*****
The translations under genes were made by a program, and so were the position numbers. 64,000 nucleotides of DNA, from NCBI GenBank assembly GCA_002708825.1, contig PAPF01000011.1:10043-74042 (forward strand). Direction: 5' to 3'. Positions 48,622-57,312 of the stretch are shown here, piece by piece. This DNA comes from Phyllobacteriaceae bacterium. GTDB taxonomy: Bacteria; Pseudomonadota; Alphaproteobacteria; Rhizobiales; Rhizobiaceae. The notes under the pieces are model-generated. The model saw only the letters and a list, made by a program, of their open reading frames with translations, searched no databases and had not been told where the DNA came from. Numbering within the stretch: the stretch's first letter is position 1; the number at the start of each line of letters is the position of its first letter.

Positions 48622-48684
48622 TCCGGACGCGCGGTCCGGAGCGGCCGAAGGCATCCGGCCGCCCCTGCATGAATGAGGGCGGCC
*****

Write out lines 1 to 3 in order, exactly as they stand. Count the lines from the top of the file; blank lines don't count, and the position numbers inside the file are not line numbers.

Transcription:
The translations under genes were made by a program, and so were the position numbers. 64,000 nucleotides of DNA, from NCBI GenBank assembly GCA_002708825.1, contig PAPF01000011.1:10043-74042 (forward strand). Direction: 5' to 3'. Positions 48,622-57,312 of the stretch are shown here, piece by piece. This DNA comes from Phyllobacteriaceae bacterium. GTDB taxonomy: Bacteria; Pseudomonadota; Alphaproteobacteria; Rhizobiales; Rhizobiaceae. The notes under the pieces are model-generated. The model saw only the letters and a list, made by a program, of their open reading frames with translations, searched no databases and had not been told where the DNA came from. Numbering within the stretch: the stretch's first letter is position 1; the number at the start of each line of letters is the position of its first letter.

Positions 48622-48684
48622 TCCGGACGCGCGGTCCGGAGCGGCCGAAGGCATCCGGCCGCCCCTGCATGAATGAGGGCGGCC